We’re nearing the end of festival season now, and that just leaves Reading & Leeds to close the summer off with a bang. With a lineup as sprawling and diverse […]
We’re nearing the end of festival season now, and that just leaves Reading & Leeds to close the summer off with a bang. With a lineup as sprawling and diverse as ever, we give the full breakdown of what to expect this August Bank Holiday, and what you can’t afford to miss…
For a festival like Reading & Leeds renowned for keeping its finger on the musical pulse to the extent it does, it comes as little surprise that this year’s Main Stage headliners encapsulate such a wide breadth of sounds represented here. The Foo Fighters stand as the obvious connection to the festival’s rock and indie roots, and there’s still plenty of that to be found across the board – Royal Blood, You Me At Six, Enter Shikari and Twin Atlantic remain the ever-popular festival dominators they have been for years; A Day To Remember, Frank Carter & The Rattlesnakes and the return of The Distillers provide a welcome crossover into heavier, more abrasive waters; The Wombats, Blossoms and The Hunna fit the indie quota nicely; and Yungblud, Milk Teeth and I Don’t Know How But They Found Me represent the new breed positioned to be household names making the jump to the biggest stages. But looking at who else is topping the bill, it shows just how wide the diversification of Reading & Leeds has become, as The 1975 and Twenty One Pilots open the doors for the most cutting-edge and contemporary of pop, while Post Malone does the same for hip-hop. In the former camp, the most notable name is without question Billie Eilish, whose world domination this year has seen her recent promotion to the Main Stage come as no surprise, alongside Charli XCX and Alma as the maverick alternatives to more traditional pop stars. As for hip-hop, both Lil Uzi Vert and Juice WRLD arrive as two of the premier names in the paradigm-shifting trap and emo-rap scenes, while the funk and soul influences of Anderson .Paak & The Free Nationals and the glass-sharp UK hip-hop of AJ Tracey only serve to provide even more diverse sounds again.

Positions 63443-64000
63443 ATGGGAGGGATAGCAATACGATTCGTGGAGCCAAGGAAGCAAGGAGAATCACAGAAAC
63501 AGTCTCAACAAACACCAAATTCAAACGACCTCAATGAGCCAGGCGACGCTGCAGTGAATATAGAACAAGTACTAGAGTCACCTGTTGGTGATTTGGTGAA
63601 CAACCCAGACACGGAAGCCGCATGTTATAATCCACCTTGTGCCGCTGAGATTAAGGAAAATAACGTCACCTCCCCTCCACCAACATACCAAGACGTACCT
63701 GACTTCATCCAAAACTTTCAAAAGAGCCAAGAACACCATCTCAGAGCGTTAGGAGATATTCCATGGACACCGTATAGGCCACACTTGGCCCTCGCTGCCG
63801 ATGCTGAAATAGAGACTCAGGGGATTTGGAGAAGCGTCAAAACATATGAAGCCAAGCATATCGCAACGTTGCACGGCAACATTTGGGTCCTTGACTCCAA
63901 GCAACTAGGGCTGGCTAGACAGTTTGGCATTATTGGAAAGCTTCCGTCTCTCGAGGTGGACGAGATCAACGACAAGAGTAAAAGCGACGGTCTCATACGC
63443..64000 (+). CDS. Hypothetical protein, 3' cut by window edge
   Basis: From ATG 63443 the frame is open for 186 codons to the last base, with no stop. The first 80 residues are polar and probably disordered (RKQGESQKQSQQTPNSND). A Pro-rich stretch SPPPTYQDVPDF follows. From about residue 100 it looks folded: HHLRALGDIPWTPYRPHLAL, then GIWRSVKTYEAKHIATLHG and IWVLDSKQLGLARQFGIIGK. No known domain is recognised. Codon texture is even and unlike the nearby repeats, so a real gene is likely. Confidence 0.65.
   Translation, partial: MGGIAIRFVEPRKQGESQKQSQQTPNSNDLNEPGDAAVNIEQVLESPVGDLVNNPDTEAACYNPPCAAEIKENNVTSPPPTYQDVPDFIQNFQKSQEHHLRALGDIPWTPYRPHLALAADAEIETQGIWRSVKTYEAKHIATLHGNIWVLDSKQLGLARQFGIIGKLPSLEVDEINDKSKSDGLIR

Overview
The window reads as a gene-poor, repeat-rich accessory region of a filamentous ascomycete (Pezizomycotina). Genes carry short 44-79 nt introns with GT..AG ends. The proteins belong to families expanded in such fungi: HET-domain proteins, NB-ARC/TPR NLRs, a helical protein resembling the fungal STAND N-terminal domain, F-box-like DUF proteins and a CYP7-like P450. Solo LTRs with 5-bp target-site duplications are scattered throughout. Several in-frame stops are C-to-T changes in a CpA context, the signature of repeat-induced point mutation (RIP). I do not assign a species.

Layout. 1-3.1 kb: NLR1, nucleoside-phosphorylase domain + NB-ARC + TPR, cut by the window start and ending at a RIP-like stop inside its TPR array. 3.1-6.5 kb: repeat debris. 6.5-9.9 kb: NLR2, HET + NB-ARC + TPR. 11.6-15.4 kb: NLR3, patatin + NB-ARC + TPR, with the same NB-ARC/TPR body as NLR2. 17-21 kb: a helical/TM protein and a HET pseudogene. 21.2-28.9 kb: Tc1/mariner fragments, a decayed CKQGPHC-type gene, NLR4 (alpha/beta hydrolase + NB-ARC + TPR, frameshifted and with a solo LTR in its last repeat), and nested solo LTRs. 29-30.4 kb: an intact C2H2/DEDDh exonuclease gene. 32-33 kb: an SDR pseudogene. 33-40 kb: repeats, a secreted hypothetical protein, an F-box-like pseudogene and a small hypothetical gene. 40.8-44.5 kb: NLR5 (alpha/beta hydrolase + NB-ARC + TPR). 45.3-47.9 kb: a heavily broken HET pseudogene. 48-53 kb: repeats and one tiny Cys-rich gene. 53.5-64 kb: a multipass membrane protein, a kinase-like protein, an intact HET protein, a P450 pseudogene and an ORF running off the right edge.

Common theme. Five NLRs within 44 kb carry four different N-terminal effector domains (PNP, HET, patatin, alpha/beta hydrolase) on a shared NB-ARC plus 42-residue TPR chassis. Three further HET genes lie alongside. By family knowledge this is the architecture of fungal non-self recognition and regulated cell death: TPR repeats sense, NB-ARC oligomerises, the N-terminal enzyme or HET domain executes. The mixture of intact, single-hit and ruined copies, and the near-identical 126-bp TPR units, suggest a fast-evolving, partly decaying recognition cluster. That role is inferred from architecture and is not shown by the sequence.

A Day To Remember